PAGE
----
Almost two dozen protesters were arrested and issued $200.05 tickets Wednesday as Capitol Police cracked down on the long-running Solidarity Singalong.
Dozens of police officers working in small teams approached participants in the more than 2-year-old demonstration and asked them to leave or face arrest because the group didn’t have a permit.
When the singers refused, they were handcuffed and led to the basement of the Capitol where they were frisked, asked to provide identity and written a ticket.
“It’s a public forum where people have the right to gather and petition their government,” said Bill Dunn, 63, of Middleton, who was one of those arrested.
Dunn previously received two citations for participating in the demonstration, some of the dozens that were issued since protests against Gov. Scott Walker began in spring 2011, but they were both dismissed. He said he plans to plead not guilty to the latest citation.
A total of 25 no-permit citations were issued to 22 people, including three who received two citations, Department of Administration spokeswoman Stephanie Marquis said. In addition, one person received a disorderly conduct citation for spitting on a singer.
Earlier this month, U.S. District Judge William Conley issued a temporary ruling that groups of 20 or fewer did not need a permit to gather in the Capitol, but he left in place the state’s ability to regulate larger groups. The ruling acknowledged the state’s interest in regulating activities in state buildings.
“Judge Conley ruled several weeks ago that the state’s permit process is constitutional,” Marquis said. “The Capitol Police are upholding the law to ensure the building can be shared by all citizens who come to the Capitol.”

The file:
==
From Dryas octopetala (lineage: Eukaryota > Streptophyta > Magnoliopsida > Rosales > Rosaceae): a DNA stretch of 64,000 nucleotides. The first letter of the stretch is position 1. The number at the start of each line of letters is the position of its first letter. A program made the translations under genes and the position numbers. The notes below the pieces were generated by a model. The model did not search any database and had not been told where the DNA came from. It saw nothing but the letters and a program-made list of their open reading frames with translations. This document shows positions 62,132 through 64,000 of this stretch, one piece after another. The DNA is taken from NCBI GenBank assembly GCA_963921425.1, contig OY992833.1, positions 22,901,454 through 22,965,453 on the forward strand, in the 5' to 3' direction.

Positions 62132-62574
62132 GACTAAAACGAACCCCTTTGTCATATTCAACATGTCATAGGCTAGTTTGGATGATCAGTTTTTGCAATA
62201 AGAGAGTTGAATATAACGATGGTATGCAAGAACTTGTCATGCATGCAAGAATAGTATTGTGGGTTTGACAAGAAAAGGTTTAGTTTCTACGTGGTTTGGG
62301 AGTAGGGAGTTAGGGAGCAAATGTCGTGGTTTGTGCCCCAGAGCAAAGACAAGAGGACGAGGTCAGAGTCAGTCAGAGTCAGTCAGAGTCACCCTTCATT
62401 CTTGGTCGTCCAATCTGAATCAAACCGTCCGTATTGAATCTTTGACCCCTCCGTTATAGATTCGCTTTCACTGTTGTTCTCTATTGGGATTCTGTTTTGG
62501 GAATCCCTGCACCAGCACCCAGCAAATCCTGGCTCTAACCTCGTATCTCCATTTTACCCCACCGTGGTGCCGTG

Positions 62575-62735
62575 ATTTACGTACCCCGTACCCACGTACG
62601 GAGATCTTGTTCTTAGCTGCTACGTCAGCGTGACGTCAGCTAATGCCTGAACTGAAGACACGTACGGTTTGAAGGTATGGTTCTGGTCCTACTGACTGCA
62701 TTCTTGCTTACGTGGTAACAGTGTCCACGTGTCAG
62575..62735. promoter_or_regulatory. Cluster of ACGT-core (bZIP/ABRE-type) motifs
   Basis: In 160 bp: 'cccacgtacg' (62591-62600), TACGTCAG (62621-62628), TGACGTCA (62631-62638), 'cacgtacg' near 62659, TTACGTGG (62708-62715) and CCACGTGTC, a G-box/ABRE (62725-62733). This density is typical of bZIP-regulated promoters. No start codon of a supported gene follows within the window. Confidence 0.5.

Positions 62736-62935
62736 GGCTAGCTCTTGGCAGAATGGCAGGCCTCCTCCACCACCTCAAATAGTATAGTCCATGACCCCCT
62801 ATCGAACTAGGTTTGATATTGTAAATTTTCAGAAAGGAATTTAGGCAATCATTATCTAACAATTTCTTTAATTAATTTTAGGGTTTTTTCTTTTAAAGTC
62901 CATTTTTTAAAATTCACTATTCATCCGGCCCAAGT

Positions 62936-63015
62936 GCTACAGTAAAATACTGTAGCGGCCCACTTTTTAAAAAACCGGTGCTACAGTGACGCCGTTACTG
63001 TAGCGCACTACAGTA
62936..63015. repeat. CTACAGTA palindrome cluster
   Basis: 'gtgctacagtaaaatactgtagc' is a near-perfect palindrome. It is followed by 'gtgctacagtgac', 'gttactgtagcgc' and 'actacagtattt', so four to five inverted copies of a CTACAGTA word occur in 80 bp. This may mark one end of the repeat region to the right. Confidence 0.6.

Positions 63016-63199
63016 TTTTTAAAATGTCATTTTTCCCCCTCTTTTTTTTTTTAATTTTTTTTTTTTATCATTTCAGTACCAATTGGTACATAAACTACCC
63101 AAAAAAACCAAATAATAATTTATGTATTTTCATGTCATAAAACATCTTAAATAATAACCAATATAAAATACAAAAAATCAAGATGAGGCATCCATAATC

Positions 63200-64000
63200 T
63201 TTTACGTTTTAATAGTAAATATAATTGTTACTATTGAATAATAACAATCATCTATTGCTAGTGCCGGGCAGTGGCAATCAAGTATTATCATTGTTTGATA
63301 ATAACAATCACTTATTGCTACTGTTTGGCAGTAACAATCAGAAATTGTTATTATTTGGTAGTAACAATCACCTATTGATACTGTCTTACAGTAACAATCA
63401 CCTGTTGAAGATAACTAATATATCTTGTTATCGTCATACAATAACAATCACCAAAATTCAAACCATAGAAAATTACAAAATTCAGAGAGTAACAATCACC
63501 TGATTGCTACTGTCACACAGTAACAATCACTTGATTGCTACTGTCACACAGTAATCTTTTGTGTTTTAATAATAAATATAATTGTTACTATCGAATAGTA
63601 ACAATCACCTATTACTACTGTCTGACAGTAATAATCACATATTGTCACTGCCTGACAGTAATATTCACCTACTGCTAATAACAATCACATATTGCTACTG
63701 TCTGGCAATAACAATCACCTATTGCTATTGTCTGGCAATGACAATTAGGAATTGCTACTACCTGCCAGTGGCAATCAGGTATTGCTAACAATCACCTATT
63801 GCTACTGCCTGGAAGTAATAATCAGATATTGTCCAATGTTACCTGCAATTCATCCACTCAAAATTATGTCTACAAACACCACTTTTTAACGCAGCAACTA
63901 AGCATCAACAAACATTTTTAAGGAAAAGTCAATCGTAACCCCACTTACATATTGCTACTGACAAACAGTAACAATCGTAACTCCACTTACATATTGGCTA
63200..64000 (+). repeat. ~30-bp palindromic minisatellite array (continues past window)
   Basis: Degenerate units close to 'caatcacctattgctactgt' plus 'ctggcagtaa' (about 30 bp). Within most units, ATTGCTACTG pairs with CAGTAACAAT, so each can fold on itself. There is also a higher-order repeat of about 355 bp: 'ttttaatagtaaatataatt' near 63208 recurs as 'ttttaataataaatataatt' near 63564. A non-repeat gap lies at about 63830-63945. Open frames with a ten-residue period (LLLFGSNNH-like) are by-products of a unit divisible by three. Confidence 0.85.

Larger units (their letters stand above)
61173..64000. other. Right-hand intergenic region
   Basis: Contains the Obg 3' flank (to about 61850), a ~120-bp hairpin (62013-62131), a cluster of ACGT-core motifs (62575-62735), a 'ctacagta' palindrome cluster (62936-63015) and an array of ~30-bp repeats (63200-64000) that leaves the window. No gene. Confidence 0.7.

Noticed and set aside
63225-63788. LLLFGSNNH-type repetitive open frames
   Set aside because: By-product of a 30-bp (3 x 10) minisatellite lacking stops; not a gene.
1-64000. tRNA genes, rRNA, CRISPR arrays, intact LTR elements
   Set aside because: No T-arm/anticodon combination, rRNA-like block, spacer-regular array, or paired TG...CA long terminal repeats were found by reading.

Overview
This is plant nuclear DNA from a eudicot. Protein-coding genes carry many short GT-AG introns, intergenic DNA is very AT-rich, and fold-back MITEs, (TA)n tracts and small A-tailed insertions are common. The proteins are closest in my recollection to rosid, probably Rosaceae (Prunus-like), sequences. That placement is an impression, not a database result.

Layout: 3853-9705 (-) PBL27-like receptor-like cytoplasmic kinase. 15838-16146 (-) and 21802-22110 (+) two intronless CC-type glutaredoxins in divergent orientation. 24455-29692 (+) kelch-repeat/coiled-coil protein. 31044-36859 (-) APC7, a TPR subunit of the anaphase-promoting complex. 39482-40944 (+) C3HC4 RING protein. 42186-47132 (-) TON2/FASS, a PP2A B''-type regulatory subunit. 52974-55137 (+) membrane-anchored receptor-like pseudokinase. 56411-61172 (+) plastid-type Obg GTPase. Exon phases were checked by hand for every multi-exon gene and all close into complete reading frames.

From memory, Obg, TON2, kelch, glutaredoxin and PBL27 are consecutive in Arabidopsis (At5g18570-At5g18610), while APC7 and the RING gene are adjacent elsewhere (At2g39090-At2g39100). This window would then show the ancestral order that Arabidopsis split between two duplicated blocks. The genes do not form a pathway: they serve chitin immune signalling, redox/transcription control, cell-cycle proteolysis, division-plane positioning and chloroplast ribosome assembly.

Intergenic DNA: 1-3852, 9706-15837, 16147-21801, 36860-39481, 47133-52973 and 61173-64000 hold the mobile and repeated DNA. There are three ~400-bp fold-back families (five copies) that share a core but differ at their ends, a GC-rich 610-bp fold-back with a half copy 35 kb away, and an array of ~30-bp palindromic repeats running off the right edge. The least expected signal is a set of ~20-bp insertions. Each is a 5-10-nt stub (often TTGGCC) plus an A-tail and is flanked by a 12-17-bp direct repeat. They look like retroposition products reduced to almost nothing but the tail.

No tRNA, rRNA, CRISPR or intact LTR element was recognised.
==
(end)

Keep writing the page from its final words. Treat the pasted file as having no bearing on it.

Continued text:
Since 1979, the state has required groups gathering at the Capitol to get a permit, Marquis said. Capitol Police began issuing citations to the singers last year after Chief David Erwin took office. Earlier this year, DOA put in place emergency rules saying groups of four or more must have a permit.
The American Civil Liberties Union of Wisconsin sued on behalf of a UW-Madison professor who participated in the singalong but was never cited, prompting Conley’s temporary ruling. The case is scheduled for trial in January.
Wednesday’s arrests continued throughout the noon hour as the group, which in recent weeks has regularly numbered more than 60, continued to sing in defiance of the DOA permitting policy. The number of participants Wednesday was around 50, but it was difficult to tell as many tourists and media hovered around the event.
Individuals who began to sing or shout at police were approached by police, asked to leave and arrested if they refused. At one point, a group of senior citizens linked hands and sang “we shall not be moved” before each was arrested.
Joan Kemble, 80, said she and her 85-year-old husband were taken to the cafeteria in the basement and “put through all the rigamarole.” When she refused to provide identification, she was told she would be taken to jail and fingerprinted. After about 15 minutes, she was back in the rotunda talking with reporters and Democratic legislators.
“My daughter used to say it was fascist and I thought she has being extreme,” said Kemble, the mother of Rebecca Kemble, a contributor to Progressive Magazine and a frequent Walker critic. “That’s before I got here and saw the things they are doing.”
Last week, Capitol Police began reading a statement to the group warning them they were part of an unlawful event, but the singers drowned them out by singing louder. Police used a bullhorn, and later an amplifier, to deliver the message.
On Wednesday, police posted a sign in the rotunda with the same message as the event began around noon, then started making arrests when the group refused to disperse. Capitol Police were assisted by officers from the Department of Natural Resources and the State Patrol, Marquis said.